In the tropical dry forest of the central Pacific coast of Mexico the pollination and reproductive success of the bombacaceous tree Ceiba grandiflora was negatively affected by habitat disruption. Two of the three bat species that function as effective pollinators for this species (Glossophaga soricina and Musonycteris harrisoni) visited flowers found in trees in disturbed habitats significantly less than trees found in undisturbed habitats. A similar pattern was observed for the effective bat p
ollinator, Leptonycteris curasoae; however the difference was not significant. The three nectarivorous bats that functioned as effective pollinators of C. grandiflora also visited flowers to exclusively feed on pollen by biting or pulling off an anther (see Fig. S1 of Electronic Supplementary Material). The number of pollen grains deposited on stigmas from flowers in undisturbed areas was significantly greater than from flowers in disturbed habitats. The greater visitation rate and the greater number of pollen grains deposited on flowers from trees in undisturbed forest resulted in a significantly greater fruit set for trees in these areas. Our study demonstrates the negative effect that habitat disruption has on bat pollinators in tropical dry forest ecosystems and documents the negative consequences for the plants they pollinate.
The identity and behavior of pollinators are among the main factors that determine the reproductive success and mating system of plants; however, few studies have directly evaluated the relationship between pollinators and the breeding system of the plants they pollinate. It is important to document this relationship because the global decline in pollinators may significantly affect the breeding systems of many animal-pollinated plants, particularly specialized systems. Ceiba pentandra is a trop
ical tree that has chiropterophilic flowers and a variable breeding system throughout its distribution, ranging from fully self-incompatible, to a mixed system with different degrees of selfing. To determine if regional differences in pollinators may result in regional differences in the outcrossing rate of this species, we used systematic observations of pollinator behavior in two tropical life zones and high-resolution genetic analysis of the breeding system of populations from these two regions using microsatellites. We found a predominantly self-incompatible system in regions with high pollinator visitation, while in environments with low pollinator visitation rates, C. pentandra changed to a mixed mating system with high levels of self-pollination.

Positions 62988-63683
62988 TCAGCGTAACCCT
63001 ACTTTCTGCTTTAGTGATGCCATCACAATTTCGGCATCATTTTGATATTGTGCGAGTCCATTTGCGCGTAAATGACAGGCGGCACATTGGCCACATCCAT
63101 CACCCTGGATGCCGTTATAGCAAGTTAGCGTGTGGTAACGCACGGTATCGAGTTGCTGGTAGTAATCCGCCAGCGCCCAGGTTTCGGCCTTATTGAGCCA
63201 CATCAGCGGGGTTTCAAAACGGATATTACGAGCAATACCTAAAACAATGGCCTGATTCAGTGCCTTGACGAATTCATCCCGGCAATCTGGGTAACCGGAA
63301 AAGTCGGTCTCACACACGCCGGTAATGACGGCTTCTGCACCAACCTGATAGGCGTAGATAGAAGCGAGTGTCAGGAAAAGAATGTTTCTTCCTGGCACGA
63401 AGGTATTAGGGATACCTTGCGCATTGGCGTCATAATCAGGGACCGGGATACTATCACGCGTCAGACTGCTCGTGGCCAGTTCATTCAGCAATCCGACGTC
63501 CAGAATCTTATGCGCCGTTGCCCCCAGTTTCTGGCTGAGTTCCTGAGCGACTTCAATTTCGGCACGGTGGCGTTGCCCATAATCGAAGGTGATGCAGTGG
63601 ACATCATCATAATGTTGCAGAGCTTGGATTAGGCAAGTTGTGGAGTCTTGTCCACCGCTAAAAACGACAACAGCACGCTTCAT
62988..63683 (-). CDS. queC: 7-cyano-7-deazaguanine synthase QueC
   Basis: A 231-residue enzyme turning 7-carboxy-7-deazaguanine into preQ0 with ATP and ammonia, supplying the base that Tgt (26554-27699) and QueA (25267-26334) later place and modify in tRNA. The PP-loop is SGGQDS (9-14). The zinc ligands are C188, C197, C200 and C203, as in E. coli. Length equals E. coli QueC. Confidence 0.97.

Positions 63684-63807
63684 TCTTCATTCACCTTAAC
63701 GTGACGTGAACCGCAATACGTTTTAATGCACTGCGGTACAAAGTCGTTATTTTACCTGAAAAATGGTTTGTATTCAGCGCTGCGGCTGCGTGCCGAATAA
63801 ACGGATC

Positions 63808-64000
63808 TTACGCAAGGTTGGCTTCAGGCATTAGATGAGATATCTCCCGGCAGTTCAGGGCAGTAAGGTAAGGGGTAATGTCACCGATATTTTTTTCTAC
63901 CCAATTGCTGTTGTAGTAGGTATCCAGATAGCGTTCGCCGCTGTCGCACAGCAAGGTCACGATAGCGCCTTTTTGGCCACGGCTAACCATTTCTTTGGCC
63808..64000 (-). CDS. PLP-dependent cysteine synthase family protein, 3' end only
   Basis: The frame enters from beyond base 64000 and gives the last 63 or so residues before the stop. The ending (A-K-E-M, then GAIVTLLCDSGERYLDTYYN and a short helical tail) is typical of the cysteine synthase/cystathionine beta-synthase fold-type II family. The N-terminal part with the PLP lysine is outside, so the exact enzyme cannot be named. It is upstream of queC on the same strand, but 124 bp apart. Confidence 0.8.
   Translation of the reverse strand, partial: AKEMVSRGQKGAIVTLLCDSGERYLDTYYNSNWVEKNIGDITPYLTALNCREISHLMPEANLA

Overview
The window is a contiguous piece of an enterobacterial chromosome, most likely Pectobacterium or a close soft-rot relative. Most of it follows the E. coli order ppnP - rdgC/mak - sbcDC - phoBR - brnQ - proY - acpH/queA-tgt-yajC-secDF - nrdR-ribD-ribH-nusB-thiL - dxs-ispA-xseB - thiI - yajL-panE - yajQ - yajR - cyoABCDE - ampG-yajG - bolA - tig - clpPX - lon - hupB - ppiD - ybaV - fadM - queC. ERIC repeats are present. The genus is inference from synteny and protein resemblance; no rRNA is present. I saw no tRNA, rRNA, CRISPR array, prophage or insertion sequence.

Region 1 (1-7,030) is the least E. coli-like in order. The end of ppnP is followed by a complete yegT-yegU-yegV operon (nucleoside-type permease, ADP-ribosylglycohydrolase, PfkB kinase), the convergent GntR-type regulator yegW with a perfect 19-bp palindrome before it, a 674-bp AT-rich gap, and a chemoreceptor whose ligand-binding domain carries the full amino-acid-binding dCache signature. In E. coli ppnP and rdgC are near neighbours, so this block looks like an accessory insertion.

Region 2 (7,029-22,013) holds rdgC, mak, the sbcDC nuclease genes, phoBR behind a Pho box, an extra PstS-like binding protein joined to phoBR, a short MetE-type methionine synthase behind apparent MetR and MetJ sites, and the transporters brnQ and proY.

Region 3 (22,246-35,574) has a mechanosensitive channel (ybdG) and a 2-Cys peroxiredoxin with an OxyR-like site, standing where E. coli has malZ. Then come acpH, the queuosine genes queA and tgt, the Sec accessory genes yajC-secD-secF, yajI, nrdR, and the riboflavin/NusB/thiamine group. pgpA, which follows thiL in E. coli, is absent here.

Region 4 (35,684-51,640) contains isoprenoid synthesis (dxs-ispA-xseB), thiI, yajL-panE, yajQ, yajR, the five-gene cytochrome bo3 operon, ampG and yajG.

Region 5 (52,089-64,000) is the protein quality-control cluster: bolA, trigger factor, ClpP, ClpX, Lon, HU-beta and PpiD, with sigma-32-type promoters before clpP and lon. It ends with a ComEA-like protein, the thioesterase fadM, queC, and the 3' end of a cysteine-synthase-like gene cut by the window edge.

The idea of pollination syndromes has been largely discussed but no formal quantitative evaluation has yet been conducted across angiosperms. We present the first systematic review of pollination syndromes that quantitatively tests whether the most effective pollinators for a species can be inferred from suites of floral traits for 417 plant species. Our results support the syndrome concept, indicating that convergent floral evolution is driven by adaptation to the most effective pollinator grou
p. The predictability of pollination syndromes is greater in pollinator‐dependent species and in plants from tropical regions. Many plant species also have secondary pollinators that generally correspond to the ancestral pollinators documented in evolutionary studies. We discuss the utility and limitations of pollination syndromes and the role of secondary pollinators to understand floral ecology and evolution.
In a recent literature review, we demonstrated that the evolution of floral traits is driven by adaptation to the most effective pollinators. In a critique of this study, Ollerton et al. 2015 claimed there were apparent flaws with data collection, analyses and interpretation of results. We disagree since many of OLT´s observations and recommendations are subjective and overlook basic aspects of meta-analysis. Here, we address the main criticisms of Ollerton et al 2015.